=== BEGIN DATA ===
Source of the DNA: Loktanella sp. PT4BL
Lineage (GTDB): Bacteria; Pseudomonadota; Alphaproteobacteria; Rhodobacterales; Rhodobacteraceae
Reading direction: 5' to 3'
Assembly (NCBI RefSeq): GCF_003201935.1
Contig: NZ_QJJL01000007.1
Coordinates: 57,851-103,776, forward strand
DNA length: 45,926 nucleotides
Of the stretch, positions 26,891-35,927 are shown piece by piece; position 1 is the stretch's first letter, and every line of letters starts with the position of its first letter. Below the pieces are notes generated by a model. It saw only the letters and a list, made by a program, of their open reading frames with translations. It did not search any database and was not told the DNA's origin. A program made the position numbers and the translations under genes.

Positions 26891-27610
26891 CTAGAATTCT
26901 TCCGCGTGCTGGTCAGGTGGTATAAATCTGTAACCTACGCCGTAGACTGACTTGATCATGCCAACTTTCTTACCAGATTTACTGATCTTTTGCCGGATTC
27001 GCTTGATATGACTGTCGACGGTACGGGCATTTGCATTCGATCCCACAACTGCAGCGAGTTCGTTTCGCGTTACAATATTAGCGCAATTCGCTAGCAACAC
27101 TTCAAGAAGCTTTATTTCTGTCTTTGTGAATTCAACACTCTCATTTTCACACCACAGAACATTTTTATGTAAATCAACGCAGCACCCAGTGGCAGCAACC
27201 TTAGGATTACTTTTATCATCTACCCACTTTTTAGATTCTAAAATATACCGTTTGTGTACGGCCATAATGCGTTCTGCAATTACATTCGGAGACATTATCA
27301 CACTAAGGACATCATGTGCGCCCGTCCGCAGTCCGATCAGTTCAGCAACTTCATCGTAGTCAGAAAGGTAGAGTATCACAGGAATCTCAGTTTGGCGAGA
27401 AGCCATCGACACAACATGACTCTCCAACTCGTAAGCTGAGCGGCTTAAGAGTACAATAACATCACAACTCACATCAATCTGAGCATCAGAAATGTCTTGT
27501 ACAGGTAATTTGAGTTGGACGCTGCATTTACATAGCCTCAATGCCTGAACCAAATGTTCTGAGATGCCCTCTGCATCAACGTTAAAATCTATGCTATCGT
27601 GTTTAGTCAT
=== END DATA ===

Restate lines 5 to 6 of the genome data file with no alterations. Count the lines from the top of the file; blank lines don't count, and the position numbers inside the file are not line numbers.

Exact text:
Contig: NZ_QJJL01000007.1
Coordinates: 57,851-103,776, forward strand